As I numbly walked around exchanging hugs with so many loved ones during my mother’s celebration of life, I was overwhelmed by a rush of lessons God had blessed me with during this entire ordeal.  I shared a few of those with the guests that evening and want to share them with you today.

My mother spent her entire life making deposits in the hearts of everyone she knew, never expecting to make a withdrawal or expecting anything in return.  She was always willing to help and spent most of her retirement just being where she was needed. Although that’s not why she did it, the return on her investment was immeasurable.  Everyone showed up for her in prayers, in visits, in batidos de trigo, senoritas or any of her favorite sweets just to get her to eat.  She was constantly surrounded by love.  Please be sure you are making those deposits in the hearts of everyone you meet, never intending to make a withdrawal or expecting anything in return. Make those deposits because it’s what God asks of us.

Those of us in the middle of the generational sandwich, caring for our elderly parents and our children (and even our grandchildren) should feel honored to be in this spot. We are not responsible for our parents. Even as an only child I knew I was not responsible for my mother.  She was responsible for me until adulthood because she chose to bring me into this world, but she was not my responsibility.  I wasn’t obligated to her because of some invisible debt I owed her for bringing me here.

What we do to care for our aging parents shouldn’t come out of a sense of responsibility or obligation but rather from a place of honor and love. For those of you in this situation or who may be heading toward this situation, consider that it’s an honor to be able to care for them from a place of love. Seeing it from a new perspective removes the weight of burden when the going gets tough; it can get tough very often. The patience and compassion that God will grant you from this perspective shift will be priceless. I just realized that my husband and I have graduated to that top bun. Oh, Lord, have mercy on our kids. Alabao!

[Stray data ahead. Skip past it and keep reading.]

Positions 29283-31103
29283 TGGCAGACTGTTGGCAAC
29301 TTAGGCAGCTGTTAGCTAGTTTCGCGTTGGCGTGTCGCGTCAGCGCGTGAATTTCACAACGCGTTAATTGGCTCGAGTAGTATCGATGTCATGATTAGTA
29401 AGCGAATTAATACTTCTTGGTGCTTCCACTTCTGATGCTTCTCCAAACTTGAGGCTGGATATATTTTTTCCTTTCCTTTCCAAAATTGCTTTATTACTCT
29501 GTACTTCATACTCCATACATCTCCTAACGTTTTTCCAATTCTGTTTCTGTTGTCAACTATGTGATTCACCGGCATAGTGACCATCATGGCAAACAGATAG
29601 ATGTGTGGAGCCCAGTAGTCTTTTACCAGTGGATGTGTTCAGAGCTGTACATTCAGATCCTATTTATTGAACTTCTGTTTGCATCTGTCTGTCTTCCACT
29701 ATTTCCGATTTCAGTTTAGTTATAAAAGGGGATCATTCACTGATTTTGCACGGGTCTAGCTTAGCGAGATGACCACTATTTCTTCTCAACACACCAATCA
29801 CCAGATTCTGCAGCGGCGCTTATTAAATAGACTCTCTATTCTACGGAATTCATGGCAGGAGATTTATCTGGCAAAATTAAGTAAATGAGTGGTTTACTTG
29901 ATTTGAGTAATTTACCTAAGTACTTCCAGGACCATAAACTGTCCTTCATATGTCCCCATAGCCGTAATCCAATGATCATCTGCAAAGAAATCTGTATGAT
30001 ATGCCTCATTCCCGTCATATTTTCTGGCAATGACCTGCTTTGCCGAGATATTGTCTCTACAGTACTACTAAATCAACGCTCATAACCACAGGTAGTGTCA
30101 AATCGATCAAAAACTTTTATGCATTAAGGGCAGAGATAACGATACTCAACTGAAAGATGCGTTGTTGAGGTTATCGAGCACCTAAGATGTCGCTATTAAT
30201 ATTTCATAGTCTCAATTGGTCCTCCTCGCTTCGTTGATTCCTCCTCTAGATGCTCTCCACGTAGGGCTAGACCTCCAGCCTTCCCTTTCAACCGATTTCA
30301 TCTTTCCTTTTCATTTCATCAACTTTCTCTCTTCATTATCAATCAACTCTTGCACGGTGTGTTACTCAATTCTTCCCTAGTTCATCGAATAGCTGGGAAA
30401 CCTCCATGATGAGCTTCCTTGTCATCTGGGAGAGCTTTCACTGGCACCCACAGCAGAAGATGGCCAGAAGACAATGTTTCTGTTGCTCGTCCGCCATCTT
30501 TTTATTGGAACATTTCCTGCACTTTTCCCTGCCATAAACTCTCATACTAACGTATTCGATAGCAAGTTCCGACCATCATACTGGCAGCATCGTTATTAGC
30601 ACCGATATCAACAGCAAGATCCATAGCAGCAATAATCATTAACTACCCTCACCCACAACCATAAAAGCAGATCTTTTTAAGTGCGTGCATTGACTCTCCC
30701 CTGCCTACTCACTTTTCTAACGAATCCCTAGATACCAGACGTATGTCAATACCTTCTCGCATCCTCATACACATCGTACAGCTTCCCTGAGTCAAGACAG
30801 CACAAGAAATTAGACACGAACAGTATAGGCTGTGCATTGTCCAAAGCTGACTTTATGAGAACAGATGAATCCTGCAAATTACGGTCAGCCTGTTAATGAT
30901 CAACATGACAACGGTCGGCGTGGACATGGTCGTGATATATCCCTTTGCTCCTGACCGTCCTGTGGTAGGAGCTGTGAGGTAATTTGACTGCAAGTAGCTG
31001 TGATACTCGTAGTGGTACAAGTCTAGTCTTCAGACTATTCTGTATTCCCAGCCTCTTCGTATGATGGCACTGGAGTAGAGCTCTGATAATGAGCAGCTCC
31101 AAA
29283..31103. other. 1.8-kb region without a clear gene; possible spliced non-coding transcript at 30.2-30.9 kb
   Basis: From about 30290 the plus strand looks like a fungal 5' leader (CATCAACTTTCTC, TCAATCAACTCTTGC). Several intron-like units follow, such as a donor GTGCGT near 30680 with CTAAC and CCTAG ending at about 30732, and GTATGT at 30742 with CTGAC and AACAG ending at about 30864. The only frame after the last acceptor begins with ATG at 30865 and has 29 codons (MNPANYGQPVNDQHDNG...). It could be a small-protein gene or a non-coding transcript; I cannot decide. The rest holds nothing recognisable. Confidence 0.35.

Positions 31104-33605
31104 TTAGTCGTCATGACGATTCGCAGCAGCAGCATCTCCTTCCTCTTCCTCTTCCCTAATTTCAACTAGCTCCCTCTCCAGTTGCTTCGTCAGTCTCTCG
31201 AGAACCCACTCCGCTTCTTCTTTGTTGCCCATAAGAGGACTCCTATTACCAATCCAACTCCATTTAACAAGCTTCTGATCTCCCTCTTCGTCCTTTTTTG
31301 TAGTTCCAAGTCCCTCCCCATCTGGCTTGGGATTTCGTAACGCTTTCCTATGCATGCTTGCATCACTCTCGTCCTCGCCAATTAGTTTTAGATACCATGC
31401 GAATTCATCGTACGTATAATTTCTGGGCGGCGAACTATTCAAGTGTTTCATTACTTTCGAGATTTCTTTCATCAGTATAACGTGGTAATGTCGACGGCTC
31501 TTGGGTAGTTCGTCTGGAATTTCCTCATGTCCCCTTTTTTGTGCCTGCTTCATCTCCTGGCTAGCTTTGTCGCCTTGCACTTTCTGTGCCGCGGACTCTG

My Mom was not used to being in bed, having anyone have to take care of her and in that process she’d lost her will to live. She lost her autonomy.  God agreed that it was time for her to go Home and God’s will triumphs over everything.  My optimism couldn’t help my mother survive but I found that it helped me survive to see this process for what it is, just part of the circle of life.

While I’ve always believed in the power of will, I’ve come to understand that will exists for success and for failure. We tend to associate it with success, but will can steer us into failure as well. 

We’re in this beautiful season of love and giving and putting into practice that commitment we have to gather with loved ones.  This season will also make way to a beautiful new year. What we are do with it is up to us.  Is your will for 2020 going to be to continue to do the same shit over and over again expecting different results?

Or are you going to finally start doing what you already know you’re supposed to be doing to live life to your full potential?  The choice is yours.  You can decide today to love more, diet less, eat more chocolate, write down your goals, assign the tasks you need to achieve them, let go of those bad habits that no longer serve you and replace them with winning habits, get to work, and succeed. If you don’t believe me (that that's all it takes), I dare you to try it and prove me wrong

One thought on “Optimism Survives

  1. Loved reading your article. I could related because I went through this process with my dad. It was so hard to let him go because I was sure he would recover. In the end he did not recover, but God blessed me with the opportunity to see the inspiration he was to others while he was ill.